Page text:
- Associated Press - Friday, March 4, 2011

WASHINGTON (AP) - Use a 24-hour extension to get a longer reprieve.

That appeared to be the approach for the NFL and the players’ union Friday.

NFL Commissioner Roger Goodell and several league executives arrived at the offices of federal mediator George Cohen in the morning, with the current collective bargaining agreement set to expire at midnight. Both groups agreed to a 24-hour extension on Thursday, with another extension on the agenda.

NFLPA executive director DeMaurice Smith and Kansas City Chiefs guard Brian Waters showed up about two hours later. Each side had been expected to meet separately with Cohen before any negotiations would be held.

“If we can make the kind of progress that you needed to make to have a further extension, that’s where we’d be looking,” NFL lead negotiator Jeff Pash said before heading in to meet with Cohen. “Hopefully, we can make some progress and keep this thing going. That’s obviously in everybody’s interest. It’s been our goal all along and we’re going to just keep at it.”

Goodell said, “We’re going back to work hard again,” but gave no indication what he expects to happen.

If the CBA expires the owners could lock out the players, and the union could decertify to try and prevent that through the courts _ something the NFLPA did in 1989.

“For all our fans who dig our game, we appreciate your patience as we work through this,” union executive director DeMaurice Smith said as he emerged from talks Thursday that resulted in the one-day extension. “We are going to keep working. We want to play football.”

Clearly, nobody should get comfortable.

Allowing the CBA to expire could put the two sides on the road to a year without football, even though opening kickoff of the 2011 season is still six months away. The labor unrest comes as the NFL is at the height of its popularity, breaking records for TV ratings: This year’s Super Bowl was the most-watched program in U.S. history. The previous No. 1 was the 2010 Super Bowl.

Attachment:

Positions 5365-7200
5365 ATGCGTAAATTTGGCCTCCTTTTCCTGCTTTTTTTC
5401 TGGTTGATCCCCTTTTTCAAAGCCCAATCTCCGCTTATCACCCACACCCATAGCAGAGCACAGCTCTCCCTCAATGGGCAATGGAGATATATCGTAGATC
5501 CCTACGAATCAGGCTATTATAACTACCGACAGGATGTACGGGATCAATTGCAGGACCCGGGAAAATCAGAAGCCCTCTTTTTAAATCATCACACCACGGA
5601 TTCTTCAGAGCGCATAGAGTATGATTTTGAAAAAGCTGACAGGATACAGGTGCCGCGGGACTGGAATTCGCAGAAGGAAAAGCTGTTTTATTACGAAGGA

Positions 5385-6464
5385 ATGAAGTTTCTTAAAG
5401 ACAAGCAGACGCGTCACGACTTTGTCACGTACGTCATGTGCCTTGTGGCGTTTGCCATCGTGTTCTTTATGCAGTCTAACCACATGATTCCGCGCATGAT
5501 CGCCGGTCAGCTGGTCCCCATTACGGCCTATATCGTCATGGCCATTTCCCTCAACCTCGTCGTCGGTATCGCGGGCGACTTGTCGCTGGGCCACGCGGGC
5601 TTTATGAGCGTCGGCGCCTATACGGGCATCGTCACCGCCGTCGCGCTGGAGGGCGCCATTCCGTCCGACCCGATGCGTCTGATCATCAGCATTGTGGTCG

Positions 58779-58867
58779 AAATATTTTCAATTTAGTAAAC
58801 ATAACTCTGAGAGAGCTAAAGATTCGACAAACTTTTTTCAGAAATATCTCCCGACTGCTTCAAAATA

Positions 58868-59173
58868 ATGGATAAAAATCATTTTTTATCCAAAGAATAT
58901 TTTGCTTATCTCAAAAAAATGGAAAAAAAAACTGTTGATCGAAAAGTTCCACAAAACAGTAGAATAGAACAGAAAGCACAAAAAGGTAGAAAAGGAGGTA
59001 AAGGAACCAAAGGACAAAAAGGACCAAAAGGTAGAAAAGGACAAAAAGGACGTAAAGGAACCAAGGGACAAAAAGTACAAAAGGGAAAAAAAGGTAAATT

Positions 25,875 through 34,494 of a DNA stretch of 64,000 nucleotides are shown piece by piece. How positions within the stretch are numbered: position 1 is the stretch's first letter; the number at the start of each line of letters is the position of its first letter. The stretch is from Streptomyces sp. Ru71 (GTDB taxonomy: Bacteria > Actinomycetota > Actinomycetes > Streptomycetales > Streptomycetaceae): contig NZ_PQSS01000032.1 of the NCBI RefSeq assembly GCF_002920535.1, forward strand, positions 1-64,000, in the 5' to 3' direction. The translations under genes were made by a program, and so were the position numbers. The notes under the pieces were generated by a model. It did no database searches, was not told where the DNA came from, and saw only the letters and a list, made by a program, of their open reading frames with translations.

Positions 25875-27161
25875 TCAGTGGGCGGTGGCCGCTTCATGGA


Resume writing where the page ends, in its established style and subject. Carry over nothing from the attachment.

A person with knowledge of the talks said the 24-hour extension was to gauge the willingness to extend negotiations further. The person, who spoke to the AP on the condition of anonymity because the talks were supposed to remain confidential, said the sides were apart on economics, but have agreed on other topics. The person would not say what the two sides do agree on.

Another person familiar with the negotiations said the two sides were not expected to resume face-to-face bargaining Friday. Instead they’ll meet separately with Cohen to hash out whether to prolong the extension _ and if so, for how many days.

Asked how much progress was made Thursday, Pash said: “You can’t measure it like that. … It’s not like a stock that you could chart on an hour-by-hour basis. There are a lot of issues, it’s complicated. People are working hard, and I think we’re just going to have to keep at it.”

They were at it for about eight hours Thursday with Cohen. The CBA was set to expire at midnight as Thursday became Friday, which would likely have prompted the first work stoppage since 1987 for a league that rakes in $9 billion a year.

Washington Redskins player representative Vonnie Holliday cautioned that the two sides are “still apart” on a pact to replace the current CBA. “I don’t see how we can be that close right now unless somebody is going to pull a rabbit out of the hat,” he said. “I just don’t see it.”

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